Details

International Journal of Operations & Production Management, vol. 38 no. 6
Type: Research Article
ISSN: 0144-3577

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Article

Syed Azim, Andy Gale, Therese Lawlor‐Wright, Richard Kirkham, Ali Khan and Mehmood Alam

The purpose of this paper is to facilitate further understanding of project complexity by highlighting the factors contributing to project complexity as reported by the…

Abstract

Purpose

The purpose of this paper is to facilitate further understanding of project complexity by highlighting the factors contributing to project complexity as reported by the practitioners facing the “actuality” of projects.

Design/methodology/approach

A qualitative research approach was undertaken by conducting semi‐structured interviews with the primary focus on the aerospace industry. Participants are involved in a variety of project settings, exhibiting different types and levels of complexity.

Findings

Analysis of responses highlights “people” issues as the main factor contributing to project complexity and the importance of soft skills in managing complex projects.

Research limitations/implications

The research is based on a limited number of respondents from the aerospace sector. This will be further refined and improved upon by compiling views of additional practitioners involved in multiple aerospace projects.

Practical implications

The main research conclusions are that “hard” project management skills help to organise, plan and manage, and track changes during the course of the project. However, understanding of project complexity and its contributing factors helps practitioners to understand the dynamic, social and complex contexts of projects, thus highlighting the importance of “soft” skills.

Originality/value

This paper proposes the “project complexity triangle – people, product and process”, highlighting their importance as the three major areas contributing to project complexity.

Details

International Journal of Managing Projects in Business, vol. 3 no. 3
Type: Research Article
ISSN: 1753-8378

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Article

E.G. Ochieng, A.D.F. Price, X. Ruan, C.O. Egbu and D. Moore

The purpose of this paper is to examine challenges faced by senior construction managers in managing cross‐cultural complexity and uncertainty. The rationale was to…

Abstract

Purpose

The purpose of this paper is to examine challenges faced by senior construction managers in managing cross‐cultural complexity and uncertainty. The rationale was to identify the key strategies that are considered essential for managing cross‐cultural complexity and uncertainty.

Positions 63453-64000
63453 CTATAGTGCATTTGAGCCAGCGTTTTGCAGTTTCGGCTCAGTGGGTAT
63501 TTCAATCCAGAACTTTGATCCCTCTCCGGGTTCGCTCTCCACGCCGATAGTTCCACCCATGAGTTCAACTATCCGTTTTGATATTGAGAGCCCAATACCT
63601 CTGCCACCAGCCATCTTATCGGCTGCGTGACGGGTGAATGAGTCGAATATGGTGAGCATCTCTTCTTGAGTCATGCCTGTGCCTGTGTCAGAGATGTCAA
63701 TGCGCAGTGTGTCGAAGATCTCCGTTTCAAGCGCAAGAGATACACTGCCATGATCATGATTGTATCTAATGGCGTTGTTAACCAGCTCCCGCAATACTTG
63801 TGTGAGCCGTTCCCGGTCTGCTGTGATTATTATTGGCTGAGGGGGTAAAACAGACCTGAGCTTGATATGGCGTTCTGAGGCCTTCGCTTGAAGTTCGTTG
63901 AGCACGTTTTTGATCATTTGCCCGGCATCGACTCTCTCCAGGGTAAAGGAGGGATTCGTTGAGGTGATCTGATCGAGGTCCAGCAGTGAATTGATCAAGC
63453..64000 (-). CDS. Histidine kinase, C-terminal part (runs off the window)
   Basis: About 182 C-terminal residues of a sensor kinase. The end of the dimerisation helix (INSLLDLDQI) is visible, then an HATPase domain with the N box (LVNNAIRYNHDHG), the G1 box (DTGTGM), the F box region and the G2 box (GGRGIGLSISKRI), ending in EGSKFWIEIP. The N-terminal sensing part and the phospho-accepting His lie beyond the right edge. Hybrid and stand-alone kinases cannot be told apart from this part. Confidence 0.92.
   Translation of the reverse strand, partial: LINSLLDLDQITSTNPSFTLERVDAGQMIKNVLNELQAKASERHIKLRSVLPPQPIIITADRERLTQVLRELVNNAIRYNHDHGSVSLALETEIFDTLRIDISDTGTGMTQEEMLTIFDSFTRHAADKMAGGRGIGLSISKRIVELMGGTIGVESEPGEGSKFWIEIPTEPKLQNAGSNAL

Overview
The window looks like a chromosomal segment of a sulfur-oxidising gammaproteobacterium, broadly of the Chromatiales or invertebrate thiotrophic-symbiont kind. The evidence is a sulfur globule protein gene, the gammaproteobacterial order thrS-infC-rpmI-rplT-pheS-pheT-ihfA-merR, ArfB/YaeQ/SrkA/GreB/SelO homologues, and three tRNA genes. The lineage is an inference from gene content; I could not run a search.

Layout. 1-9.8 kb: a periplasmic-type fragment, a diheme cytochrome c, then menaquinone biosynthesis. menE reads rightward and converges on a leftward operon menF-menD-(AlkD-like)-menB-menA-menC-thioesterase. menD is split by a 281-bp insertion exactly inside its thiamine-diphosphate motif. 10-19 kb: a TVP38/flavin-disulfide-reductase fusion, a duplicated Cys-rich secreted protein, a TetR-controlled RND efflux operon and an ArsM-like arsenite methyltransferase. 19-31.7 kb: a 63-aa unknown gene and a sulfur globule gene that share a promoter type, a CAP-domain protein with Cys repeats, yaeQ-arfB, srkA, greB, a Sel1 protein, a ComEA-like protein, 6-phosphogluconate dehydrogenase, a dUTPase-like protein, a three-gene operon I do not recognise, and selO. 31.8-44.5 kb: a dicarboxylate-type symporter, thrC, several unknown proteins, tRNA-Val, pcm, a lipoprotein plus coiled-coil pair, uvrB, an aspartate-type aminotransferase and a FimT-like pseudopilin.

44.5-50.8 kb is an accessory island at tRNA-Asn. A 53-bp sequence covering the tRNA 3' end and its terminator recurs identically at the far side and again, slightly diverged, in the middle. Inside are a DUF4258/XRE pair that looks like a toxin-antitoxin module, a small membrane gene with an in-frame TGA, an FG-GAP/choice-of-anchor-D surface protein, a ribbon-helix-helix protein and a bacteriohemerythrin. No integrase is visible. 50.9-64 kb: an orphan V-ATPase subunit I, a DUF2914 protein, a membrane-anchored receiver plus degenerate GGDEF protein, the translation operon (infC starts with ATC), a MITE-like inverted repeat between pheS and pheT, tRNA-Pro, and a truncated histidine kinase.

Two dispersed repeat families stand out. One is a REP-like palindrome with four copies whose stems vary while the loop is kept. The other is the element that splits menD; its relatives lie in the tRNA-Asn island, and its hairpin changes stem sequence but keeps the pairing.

Design/methodology/approach

Interviews with 20 senior construction managers, ten in Kenya and ten in the UK, were recorded, transcribed and entered into the qualitative research software NVivo. Validity and reliability were achieved by first assessing the plausibility in terms of already existing knowledge on some of the cultural issues raised by participants. The findings were presented to the participants through workshops and group discussions.

Findings

The emerging key issues suggested that project leaders need to learn how to control their own characteristics and to use them selectively. An effective multicultural construction project team should focus on team output and attributes that characterise a multicultural team as a social entity.

Practical implications

Findings indicate that the role of construction project managers has significantly changed over the past two decades. In order to deal with cross‐cultural uncertainty, project leaders must have superior multicultural and interpersonal skills when managing global multicultural heavy engineering projects.

Originality/value

The research shows that leaders of global construction project teams need a good understanding of their culture, environment and the value of their individual contributions.

Details

Engineering, Construction and Architectural Management, vol. 20 no. 3
Type: Research Article
ISSN: 0969-9988

Keywords